Last item for navigation
Expanded Future Educators program supports next generation of teachers
Expanded Future Educators program supports next generation of teachers
Posted on 11/05/2021
Future Educator working with an elementary student

Cara Parker remembers how the Utica Community Schools Future Educator Program created the spark that inspired her to become a teacher.

“I always knew I wanted to be an educator, but this experience ‘sealed the deal’ for me,” said Parker, a fourth grade teacher at Dresden Elementary. “It was a pretty awesome feeling walking into my first field placement at MSU already feeling comfortable working in a classroom-- not only did I feel comfortable, I felt confident.”

This year, UCS is focused on creating that spark and confidence in the next generation of teachers through an expanded Future Educators program.

The goal is to address a shortage of educators by providing UCS students with a clear pathway and experiences that will lead them to a successful career in education.

“We want to encourage the brightest and the best into teaching for UCS and we want to retain them once hired,” said Karen Chaffee, a Future Educators instructor. “Teacher and paraprofessional and child care workers are all in demand; our students will have no trouble finding jobs.”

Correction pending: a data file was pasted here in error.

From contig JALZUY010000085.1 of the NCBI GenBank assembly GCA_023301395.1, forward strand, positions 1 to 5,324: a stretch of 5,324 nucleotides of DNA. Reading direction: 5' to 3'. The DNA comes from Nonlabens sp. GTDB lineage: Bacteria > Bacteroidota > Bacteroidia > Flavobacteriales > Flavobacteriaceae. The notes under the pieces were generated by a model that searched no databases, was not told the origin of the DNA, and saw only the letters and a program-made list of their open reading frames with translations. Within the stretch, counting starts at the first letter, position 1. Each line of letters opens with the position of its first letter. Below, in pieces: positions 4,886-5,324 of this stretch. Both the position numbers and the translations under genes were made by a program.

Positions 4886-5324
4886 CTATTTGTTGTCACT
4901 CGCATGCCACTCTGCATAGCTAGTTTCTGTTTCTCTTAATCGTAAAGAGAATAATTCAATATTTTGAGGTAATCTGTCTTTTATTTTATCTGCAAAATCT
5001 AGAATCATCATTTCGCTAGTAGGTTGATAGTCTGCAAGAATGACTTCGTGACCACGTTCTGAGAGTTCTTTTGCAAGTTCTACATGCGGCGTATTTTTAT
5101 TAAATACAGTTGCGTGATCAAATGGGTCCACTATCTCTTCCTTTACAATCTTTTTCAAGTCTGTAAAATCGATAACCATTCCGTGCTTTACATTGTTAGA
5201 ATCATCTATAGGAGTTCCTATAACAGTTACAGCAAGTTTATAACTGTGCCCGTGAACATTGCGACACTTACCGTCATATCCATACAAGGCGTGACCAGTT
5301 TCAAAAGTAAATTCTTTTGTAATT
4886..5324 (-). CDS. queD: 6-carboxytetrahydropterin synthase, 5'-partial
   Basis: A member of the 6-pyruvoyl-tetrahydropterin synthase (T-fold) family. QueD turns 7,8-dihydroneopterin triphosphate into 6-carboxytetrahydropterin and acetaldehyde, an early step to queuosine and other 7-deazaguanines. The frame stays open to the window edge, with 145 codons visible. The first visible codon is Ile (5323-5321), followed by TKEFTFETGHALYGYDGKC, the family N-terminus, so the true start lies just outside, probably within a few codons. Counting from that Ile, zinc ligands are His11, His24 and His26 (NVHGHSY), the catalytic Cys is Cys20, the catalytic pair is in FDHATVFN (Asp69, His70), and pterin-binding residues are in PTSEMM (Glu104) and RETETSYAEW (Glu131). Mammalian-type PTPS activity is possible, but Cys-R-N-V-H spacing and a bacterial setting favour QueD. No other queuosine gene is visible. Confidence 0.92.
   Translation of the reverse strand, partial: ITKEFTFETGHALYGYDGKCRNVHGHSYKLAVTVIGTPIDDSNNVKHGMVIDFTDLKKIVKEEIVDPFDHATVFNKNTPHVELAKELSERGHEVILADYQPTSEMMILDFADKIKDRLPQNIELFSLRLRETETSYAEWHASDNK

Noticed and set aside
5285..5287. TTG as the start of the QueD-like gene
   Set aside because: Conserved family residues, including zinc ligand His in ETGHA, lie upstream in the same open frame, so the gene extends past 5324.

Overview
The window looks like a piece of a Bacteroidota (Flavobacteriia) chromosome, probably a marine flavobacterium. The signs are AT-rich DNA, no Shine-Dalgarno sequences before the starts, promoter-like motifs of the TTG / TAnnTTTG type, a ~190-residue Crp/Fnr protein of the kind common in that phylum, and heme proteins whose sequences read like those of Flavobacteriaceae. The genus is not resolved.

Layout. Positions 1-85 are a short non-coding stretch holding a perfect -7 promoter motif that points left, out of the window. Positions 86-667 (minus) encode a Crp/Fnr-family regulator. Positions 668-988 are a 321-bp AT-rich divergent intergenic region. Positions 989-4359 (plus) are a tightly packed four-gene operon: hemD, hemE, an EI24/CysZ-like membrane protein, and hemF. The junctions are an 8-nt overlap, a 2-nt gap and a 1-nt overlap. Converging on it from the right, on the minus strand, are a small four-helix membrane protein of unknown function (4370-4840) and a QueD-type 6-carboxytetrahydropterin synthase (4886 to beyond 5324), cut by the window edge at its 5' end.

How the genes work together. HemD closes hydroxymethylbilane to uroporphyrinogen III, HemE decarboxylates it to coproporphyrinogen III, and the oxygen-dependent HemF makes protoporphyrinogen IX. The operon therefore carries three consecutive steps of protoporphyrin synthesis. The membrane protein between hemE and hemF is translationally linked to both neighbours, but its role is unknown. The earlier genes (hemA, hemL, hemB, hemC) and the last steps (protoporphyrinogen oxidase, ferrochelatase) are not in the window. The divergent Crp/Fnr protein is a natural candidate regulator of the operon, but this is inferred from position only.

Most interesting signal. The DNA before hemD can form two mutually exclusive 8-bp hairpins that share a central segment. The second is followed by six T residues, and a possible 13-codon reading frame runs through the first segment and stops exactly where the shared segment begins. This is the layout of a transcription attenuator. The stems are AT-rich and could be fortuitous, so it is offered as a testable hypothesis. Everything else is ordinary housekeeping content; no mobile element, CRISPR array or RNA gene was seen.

Some of the changes that include:

  • Creating a Babysitting 101 youth enrichment program to engage younger students;
  • Integrating information about Future Educators in the district’s Family and Consumer Science curriculum;
  • Providing future Child Development Associate (CDA) or Michigan Youth Development Associate (Mi YDA) credentials, which they can finish the summer after graduation to support their undergraduate degree. The certifications make UCS graduates career marketable to earn them a higher pay rate.
  • Updating course content, including providing background on Social-Emotional Learning, Trauma Informed Youth and Michigan Virtual modules.

Nataliah Moyet, current Henry Ford II senior and future teacher, said the wide range of experiences means she is well on her way to becoming an effective teacher. It is a career that will allow her to support struggling students find success, particularly when it comes to literacy skills.

“I love working with kids,” Moyet said. “I know I will be making a difference.”

A recent national study by the Learning Policy Institute found that more than 100,000 teachers were needed in K-12 schools, and an estimated 270,000 educators would be leaving the profession by 2026.

The Future Educator program is addressing that gap by giving students practical experience in the positive impact they can have in teaching. It is impact that is still felt by the UCS teachers who started their careers as a Future Educator.

There was always a strong emphasis placed on engaging students and building relationships with them,” said UCS Literacy coach Mrs. Sarah McCormick. I still feel strongly today that the most impactful learning takes place, after a relationship has been built and a connection has been made.

As for returning back to their home district, the former Future -now current - Educators said they are committed to instilling the same care and excellence that guided them toward their is careers.

“I was born and raised in Utica Community Schools,” said Sophia Hall. "My dad has been an educator in the district for over 27 years. My heart belongs to the district where I am excited to start my career.”